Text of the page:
The e-commerce site which you see here is just about ready to launch, but they still need to perfect their in-site search engine. I’ve been doing some research on their behalf, so I thought I’d share what I’ve learned with you.
First, let’s get clear on what “search engine” means. You probably know that Google is a search engine and bing calls itself a “decision engine.” Every time you see search box, though, you’re looking at a search engine: a program that looks for stuff.
At its simplest, a search engine looks through all your pages and provides a list of all the pages that contain the word you wrote. So, if you type “paper” into the search engine at America’s Depot, the search engine will look through all the pages and then list all the ones that contain the word “paper” on them. Reams of paper. Paper plates. Paperboard items. Binders that mention the size of paper they’ll hold.
Type in “paper plates” and you’ll get everything that includes either “paper” or “plates.” Paper plates, for sure. Also reams of paper, nameplates, machines with backplates, nickel-plated chains, and all kinds of other stuff.
You see the problem.
What’s more, with 33,000+ items, the search is quite slow.
A step up from this type of search engine is the type that indexes first. Google, for example, indexes all the pages it considers worth indexing, and then searches its index rather than the entire web. This type of search engine is faster. However, you have to reindex frequently to keep it up to date.
If you have only a few items on your website, this type of search engine can work: it shows all the articles about birds and your visitors can choose. It shows all the varieties of bird feeder (and you carefully avoid using those words anywhere else in your descriptions), and your shoppers pick the one they want.Nobody wants to scroll through 1300 options and pick, though.
If you have a lot of data, the search engine needs to be able to make decisions about what might be the best match. This is how Google’s algorithm works. The average in-site search engine can’t do this.It may be able to add some additional criteria, such as price, and you may be able to use settings to make it give better results with your particular data set. Essentially, though, you’re asking it to go from “If the word is on the page, show the page” to something with many more steps.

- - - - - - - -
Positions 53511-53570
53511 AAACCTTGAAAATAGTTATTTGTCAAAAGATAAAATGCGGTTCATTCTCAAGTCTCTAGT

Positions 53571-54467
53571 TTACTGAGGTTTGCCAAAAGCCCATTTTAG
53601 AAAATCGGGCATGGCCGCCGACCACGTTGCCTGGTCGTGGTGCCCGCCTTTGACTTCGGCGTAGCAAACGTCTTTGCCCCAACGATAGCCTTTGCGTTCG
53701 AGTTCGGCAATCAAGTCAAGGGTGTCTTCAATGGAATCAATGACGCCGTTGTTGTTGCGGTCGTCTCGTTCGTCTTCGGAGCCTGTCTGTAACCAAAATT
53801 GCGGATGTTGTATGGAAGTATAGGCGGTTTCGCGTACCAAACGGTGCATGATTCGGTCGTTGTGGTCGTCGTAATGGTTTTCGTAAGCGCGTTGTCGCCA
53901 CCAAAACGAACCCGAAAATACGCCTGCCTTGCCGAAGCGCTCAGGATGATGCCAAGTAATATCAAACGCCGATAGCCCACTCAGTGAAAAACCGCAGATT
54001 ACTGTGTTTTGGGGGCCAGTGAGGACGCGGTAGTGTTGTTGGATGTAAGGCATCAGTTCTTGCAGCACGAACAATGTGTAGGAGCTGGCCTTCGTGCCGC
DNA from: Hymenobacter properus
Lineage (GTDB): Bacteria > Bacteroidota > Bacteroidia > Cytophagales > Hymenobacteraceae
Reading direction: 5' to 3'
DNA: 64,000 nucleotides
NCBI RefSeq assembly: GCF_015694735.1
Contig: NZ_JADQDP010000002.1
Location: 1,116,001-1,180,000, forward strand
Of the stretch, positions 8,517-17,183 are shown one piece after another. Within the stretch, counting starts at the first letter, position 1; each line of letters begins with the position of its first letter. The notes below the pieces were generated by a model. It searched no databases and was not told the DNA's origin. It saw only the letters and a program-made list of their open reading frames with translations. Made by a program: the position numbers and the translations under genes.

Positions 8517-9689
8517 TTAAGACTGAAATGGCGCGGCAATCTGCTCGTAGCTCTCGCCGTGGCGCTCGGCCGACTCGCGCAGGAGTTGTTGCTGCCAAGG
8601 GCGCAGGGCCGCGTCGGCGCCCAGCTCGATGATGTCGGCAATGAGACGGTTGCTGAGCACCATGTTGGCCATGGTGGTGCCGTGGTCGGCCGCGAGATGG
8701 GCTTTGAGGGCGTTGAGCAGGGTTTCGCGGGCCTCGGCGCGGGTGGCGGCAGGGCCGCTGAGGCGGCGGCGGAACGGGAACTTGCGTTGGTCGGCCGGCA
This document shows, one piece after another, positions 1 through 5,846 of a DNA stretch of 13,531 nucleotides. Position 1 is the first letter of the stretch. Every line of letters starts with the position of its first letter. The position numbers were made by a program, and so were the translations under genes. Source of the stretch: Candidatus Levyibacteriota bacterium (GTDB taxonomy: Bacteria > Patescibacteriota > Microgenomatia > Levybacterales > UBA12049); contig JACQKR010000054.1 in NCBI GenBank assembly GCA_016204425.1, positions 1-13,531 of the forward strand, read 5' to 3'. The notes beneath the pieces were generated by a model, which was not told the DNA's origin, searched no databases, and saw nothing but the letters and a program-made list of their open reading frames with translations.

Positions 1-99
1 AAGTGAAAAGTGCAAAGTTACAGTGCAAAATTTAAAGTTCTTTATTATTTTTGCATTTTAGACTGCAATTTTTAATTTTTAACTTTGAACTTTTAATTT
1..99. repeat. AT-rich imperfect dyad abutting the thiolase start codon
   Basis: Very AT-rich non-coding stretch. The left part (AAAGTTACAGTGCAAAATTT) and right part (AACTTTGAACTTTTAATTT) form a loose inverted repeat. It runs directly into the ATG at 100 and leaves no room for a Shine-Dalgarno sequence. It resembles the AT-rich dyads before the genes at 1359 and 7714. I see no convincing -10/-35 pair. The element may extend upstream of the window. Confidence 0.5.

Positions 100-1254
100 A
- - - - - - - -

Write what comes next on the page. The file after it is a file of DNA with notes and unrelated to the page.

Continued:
So let’s say that you want to add a search engine to your site, or to improve the one you currently have. What are your options?
- You can use a plug-in or a native (built-in) search engine if you have a CMS that includes them. WordPress, for example, has a search engine widget — try it out on the right, and you’ll find that it is not especially smart, but we feel that it’s better than not having one. Magento has a very basic search engine, and we had lots of fun yesterday trying it out at Glow Universe. Search for “bracelet” and get bunny ears, search for “green bracelet” and get sunglasses, search for “green and bracelet” and get a light saber. Plugins (or modules or extensions, depending on the CMS you use) can improve your results, and Magento does offer options for improving the results by weighting different factors, teaching the search engine synonyms, and various other customizations. With any of these, you can improve your on-site search engine’s ability to find stuff just as you can improve Google’s ability to find you: by writing with the search engine in mind and making sure not to confuse it. The more items you have, the harder this gets. If you are also trying to write for major search engines and human beings, as well as your own quirky on-site search engine, you may need a specialist.
- You can put a search engine directly into your site by adding a script, a piece of code. Sphider is a free one, and Picosearch is a paid one. These are completely random choices; I’ve never used either, and can’t vouch for them. They are just examples so you can see what’s involved: basically, you put a little piece of code into your website. The variables are just about the same as for the one that comes with your CMS, except that you may also have compatibility problems. However, if you don’t use a CMS, this may be your best option. Ideally, you should try out various ones till you find one that works well at your website.
- There are also quite a few search engines that will let you install a custom version of their search engine for in-site search. Google Custom Search is one option, FreeFind is another, Yahoo offers Search Boss — the big question is probably this: whose ads are you willing to have on your website? All these services will provide a more robust experience than the simple search boxes described above, because they have the power of a much bigger, stronger search engine behind them. However, they also will require that you show who powers that search, which is not an unreasonable trade-off.
Our friends at GlowUniverse assured us that their customers browse rather than searching, and we think that people searching this site may do what we do: go back out to Google and search for “Haden Interactive linkbuilding tips” or whatever it may be. The truth is, most on-site search engines are not smart enough or powerful enough to do a very good job. If you, Like America’s Depot, really need a good search engine, be prepared to pay for some development work or a more powerful program, or at least to accept the ads that go with the major search engines’ custom versions.